Expenditure in 2018/19 amounted to £134.5 million, excluding exceptional costs. The majority of this – 78% – was spent on direct student-facing activity, shown in the chart below:
Graph description: The breakdown of University spend in 2018/19. Total spend was £134.5 million, excluding exceptional costs. Direct teaching costs account for 58%. Campus services and facilities were 12%. Administration and central services was 11% of spend. Student support services such as wellbeing and careers were 5%. Student financial support, bursaries and scholarships, was 3%. Residences and catering, 2%. Research and the Students’ Union block grant were 1% each. 5% is accounted for by spend on other, non-categorisable items. There was a £2.5 million difference between income and expenditure which is for investing in further improvement projects.
Planned investment spend
In the last four years, the University has invested significant amounts in its academic facilities, including the creation of a brand new School of Medicine, ready for the first students in September 2019.
This year, 2018/19, we invested £17.3 million in improvement and other capital projects. 79% of this was invested in student-facing improvement and facilities.
The chart below shows our planned investment spend up until 2022/23. This is a comprehensive, ambitious plan to the value of a further £47 million from 2019/20 until 2022/23. We will continue to develop our student experience, our range of programmes and campuses to provide vital transformative experiences necessary for our ready-for-work graduates.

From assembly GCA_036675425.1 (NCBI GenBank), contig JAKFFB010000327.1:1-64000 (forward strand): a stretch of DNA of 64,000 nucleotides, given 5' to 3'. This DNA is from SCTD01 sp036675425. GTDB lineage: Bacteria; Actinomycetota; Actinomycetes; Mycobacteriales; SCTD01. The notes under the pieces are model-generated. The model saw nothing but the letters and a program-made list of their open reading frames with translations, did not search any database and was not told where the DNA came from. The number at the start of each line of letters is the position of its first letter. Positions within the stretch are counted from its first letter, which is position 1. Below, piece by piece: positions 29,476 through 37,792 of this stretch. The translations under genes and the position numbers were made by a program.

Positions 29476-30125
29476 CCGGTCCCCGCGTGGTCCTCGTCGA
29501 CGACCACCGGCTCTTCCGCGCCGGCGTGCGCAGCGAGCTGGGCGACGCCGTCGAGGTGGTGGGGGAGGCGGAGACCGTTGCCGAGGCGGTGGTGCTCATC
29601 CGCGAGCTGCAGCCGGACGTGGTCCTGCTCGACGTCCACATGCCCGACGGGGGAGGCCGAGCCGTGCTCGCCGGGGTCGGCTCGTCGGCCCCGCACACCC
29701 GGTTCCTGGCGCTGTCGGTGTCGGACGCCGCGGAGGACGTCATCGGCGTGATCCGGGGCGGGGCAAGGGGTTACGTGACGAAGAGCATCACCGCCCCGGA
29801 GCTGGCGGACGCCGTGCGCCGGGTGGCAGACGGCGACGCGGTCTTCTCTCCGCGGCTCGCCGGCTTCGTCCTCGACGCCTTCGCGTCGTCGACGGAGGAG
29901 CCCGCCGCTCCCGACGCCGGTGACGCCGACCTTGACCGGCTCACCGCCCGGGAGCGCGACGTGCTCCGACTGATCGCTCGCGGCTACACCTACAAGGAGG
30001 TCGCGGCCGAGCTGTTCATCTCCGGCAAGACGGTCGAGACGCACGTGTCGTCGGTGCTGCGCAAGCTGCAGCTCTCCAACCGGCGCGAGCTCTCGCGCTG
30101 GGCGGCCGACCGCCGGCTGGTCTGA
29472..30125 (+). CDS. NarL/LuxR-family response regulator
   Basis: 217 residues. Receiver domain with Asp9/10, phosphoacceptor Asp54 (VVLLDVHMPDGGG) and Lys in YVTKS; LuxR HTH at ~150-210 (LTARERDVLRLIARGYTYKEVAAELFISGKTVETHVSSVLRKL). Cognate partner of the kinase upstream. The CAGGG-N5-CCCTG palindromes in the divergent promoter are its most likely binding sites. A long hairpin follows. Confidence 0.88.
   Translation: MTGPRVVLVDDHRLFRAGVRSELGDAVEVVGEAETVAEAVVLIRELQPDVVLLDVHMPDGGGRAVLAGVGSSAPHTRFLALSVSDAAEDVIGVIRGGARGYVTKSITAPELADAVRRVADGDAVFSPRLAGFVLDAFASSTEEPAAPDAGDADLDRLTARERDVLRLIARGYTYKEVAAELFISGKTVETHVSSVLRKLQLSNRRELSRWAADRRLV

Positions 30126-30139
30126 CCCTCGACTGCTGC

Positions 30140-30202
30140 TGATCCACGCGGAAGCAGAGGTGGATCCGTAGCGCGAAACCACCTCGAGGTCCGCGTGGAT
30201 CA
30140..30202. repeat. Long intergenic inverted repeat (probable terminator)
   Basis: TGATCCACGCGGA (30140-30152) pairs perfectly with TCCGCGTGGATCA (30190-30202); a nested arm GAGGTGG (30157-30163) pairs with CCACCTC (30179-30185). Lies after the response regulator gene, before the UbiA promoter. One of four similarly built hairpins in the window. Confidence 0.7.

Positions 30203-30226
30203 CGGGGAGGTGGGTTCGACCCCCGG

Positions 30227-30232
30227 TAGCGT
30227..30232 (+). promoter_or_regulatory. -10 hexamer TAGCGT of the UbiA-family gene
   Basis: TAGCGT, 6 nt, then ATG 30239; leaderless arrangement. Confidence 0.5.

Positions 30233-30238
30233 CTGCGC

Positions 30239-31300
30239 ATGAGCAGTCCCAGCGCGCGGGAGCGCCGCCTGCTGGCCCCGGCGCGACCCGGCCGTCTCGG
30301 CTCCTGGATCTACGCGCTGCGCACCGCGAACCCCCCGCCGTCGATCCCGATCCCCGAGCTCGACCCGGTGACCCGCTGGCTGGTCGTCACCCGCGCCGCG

Graph description: Chart showing that the University plans to invest £64 million between 2018 and 2023 in an ambitious five-year improvement schedule. Over half of this will be in direct student-facing facilities and improvements.
Investment highlights from 2018/19:
- Faculty of Health Sciences & Wellbeing: £8.5 million on our new medical school, healthcare programme developments and significant investments in equipment to ensure our students can learn to use sector-leading equipment as they prepare for their future careers
- Faculty of Education & Society: £2.3 million to acquire Wearside View, enabling the Faculty to be together at St Peter’s campus. A significant investment in refurbishment is due in 2019/20
- Faculty of Technology: £600,000 of equipment for our sustainable engineering activity
- Faculty of Business, Law and Tourism: £300,000 to refurbish and refresh Reg Vardy Building
- Faculty of Arts & Creative Industries: £300,000 to replace EditShare software and provide new Apple Mac computers
- London Campus: £170,000 to update classrooms and improve technology
- Gateway Building: £1.6 million to completely transform the ground floor, including new café, Gateway service and Sunderland Futures spaces and a new entrance from the University Quad
- Students’ Union: £230,000 to transform their space in Edinburgh building
- Learning Technologies: £370,000 in upgrades, improvements and new platforms
- IT: £340,000 on new and replacement equipment
We are always looking for ways to reduce our administrative costs through ongoing efficiencies and new ways of working. By reducing these costs we can spend more of our income on what students tell us is important.
For a more detailed account of our income and expenditure, you can read our financial reports.